As with most things in life, traveling alone has its pros and cons. I have come upon people and places on this journey that caused me to wish Marty were with me to share the moment. Conversely, alone I am able to do what I want, when I want and that freedom is what led me to stop at Rocky Mount, NC for the night. Rocky Mount is at exit 138A at US 64 on the I-95 corridor between Roanoke Rapids and Lumberton. I've driven under the large, green and white sign on I-95 that points the way to Rocky Mount multiple times and this time I gave in to my urge to stop.
In my mind, the name conjures up visions of Mayberry, Andy Griffith, Opie and Aunt Bee. Mayberry was the fictional town in the 1960s TV show, Andy Griffith, which was actually based on the North Carolina town Pilot Mountain. So as you can see, there is no reason for me to believe that Rocky Mount is similar to Mayberry but I refuse to allow a fact to get in the way of my belief.
As I approach the Rocky Mount I-95 exit I see a billboard that declares, Rocky Mount: The place you stay on your way to someplace else. My first thought was, "Oh honey". That is what my daughter says lovingly when someone, particularly a family member, shows a blatant lack of self-esteem or has gotten his or feelings hurt unnecessarily. She will also give out a hug and then tell you in a very nice way to get over yourself.
I quickly learned Rocky Mount has a clear understanding of its value to the travelers on Interstate 95. Every conceivable moderately priced hotel and chain food restaurant is clustered together waiting to welcome the weary traveler. Comfort is found through the familiar. The kind gentleman behind the desk at the Hampton Inn gave me a list of restaurants in the area and of the 53 on the list only one was local. If traveling is really about the journey and not the destination, then Rocky Mount wants you to know this part of the journey is safe and predictable.
Much to the surprise of the desk clerk, I asked for directions to the town. In keeping with Hampton Inn's policy to be friendly and helpful, he gave it to me but I could tell he wasn't happy about it. He so wanted to say, "How about going over to the IHOP and have breakfast for dinner or better yet, head over to the McDonald's where they have soft serve ice cream?" But I was determined to explore the area before hunkering down for the night.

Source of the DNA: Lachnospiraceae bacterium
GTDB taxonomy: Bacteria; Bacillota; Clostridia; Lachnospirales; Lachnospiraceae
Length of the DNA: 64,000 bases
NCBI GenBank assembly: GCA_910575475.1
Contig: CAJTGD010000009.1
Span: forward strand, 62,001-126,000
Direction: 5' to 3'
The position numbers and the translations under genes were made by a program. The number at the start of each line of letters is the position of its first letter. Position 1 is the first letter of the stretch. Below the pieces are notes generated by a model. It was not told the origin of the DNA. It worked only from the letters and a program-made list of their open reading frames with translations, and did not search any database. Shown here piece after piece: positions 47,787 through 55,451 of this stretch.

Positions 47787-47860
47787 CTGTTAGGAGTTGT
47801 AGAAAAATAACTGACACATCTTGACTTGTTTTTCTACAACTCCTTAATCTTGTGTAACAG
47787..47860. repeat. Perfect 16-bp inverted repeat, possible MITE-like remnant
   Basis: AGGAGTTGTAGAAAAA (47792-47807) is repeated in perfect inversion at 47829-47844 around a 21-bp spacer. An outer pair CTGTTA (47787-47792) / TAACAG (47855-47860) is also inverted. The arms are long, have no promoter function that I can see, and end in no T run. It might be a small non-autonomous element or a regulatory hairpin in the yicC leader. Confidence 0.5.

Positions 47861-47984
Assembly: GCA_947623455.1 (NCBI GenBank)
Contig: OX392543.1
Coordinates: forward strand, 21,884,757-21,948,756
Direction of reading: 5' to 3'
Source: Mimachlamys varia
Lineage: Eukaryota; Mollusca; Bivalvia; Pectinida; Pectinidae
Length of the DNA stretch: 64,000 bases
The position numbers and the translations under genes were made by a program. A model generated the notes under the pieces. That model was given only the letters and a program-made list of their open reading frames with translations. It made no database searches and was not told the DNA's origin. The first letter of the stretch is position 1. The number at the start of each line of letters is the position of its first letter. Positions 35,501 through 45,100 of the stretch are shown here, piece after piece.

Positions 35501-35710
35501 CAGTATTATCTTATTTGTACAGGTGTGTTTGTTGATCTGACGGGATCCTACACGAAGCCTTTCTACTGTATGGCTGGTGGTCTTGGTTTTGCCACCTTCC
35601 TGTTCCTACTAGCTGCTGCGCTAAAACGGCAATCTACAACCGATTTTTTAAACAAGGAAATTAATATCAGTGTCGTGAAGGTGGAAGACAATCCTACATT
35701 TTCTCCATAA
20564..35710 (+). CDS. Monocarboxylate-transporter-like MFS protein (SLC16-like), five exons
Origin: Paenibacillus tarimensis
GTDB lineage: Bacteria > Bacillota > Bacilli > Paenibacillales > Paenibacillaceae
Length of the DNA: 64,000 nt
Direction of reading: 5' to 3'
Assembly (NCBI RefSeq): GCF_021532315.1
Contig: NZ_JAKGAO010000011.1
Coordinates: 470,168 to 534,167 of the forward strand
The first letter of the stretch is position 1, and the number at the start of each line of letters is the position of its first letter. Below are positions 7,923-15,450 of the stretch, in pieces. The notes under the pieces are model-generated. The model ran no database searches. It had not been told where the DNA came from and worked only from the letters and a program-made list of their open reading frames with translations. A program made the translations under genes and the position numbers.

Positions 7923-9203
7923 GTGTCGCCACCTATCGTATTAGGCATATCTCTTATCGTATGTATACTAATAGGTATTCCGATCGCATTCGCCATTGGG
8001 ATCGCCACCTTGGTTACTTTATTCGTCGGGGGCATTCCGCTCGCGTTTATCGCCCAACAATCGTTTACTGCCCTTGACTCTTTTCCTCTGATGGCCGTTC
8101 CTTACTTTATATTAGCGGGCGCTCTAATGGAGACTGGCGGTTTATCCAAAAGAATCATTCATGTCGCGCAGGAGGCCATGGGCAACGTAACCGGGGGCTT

Since moving to New York, I have become interested in how small towns survive and I wanted to get a feel for Rocky Mount. In 2015 more people were leaving the State of New York than were moving into the state. The only place exempt from this shift is New York City. I've watched as small towns in New York struggle under massive tax burdens with no plans to attract new business or increase population growth.
As I drove to Rocky Mount's town center I noticed retired red brick factories that have been converted to other functional spaces. Restaurants, offices and retail shops now inhabit these great old buildings. Next, came the large homes with wrap around porches that are reminiscent of another time. The houses looked a bit worn but at least they are standing. So many neighborhoods like this have been bull dozed to make room for more "modern" buildings.
My favorite place in the whole town was the train station. The building, the loading area and the grounds are immaculate with original pieces of art decorating the public space. Next to the train station is a strip of retail buildings that face hopefully towards the railroad tracks. These refurbished storefronts sit side-by-side like lovely young girls at a spring cotillion. Each store is unique in design and updated to reflect today's taste while honoring the history of the area.
My brief tour of Rocky Mount convinced me that the citizens of RM understand what is of value in their town. I am glad I took the time to visit. I encourage you to stop by Rocky Mount, NC the next time you are traveling I-95 or if there is a place that calls out to you, take the time and stop!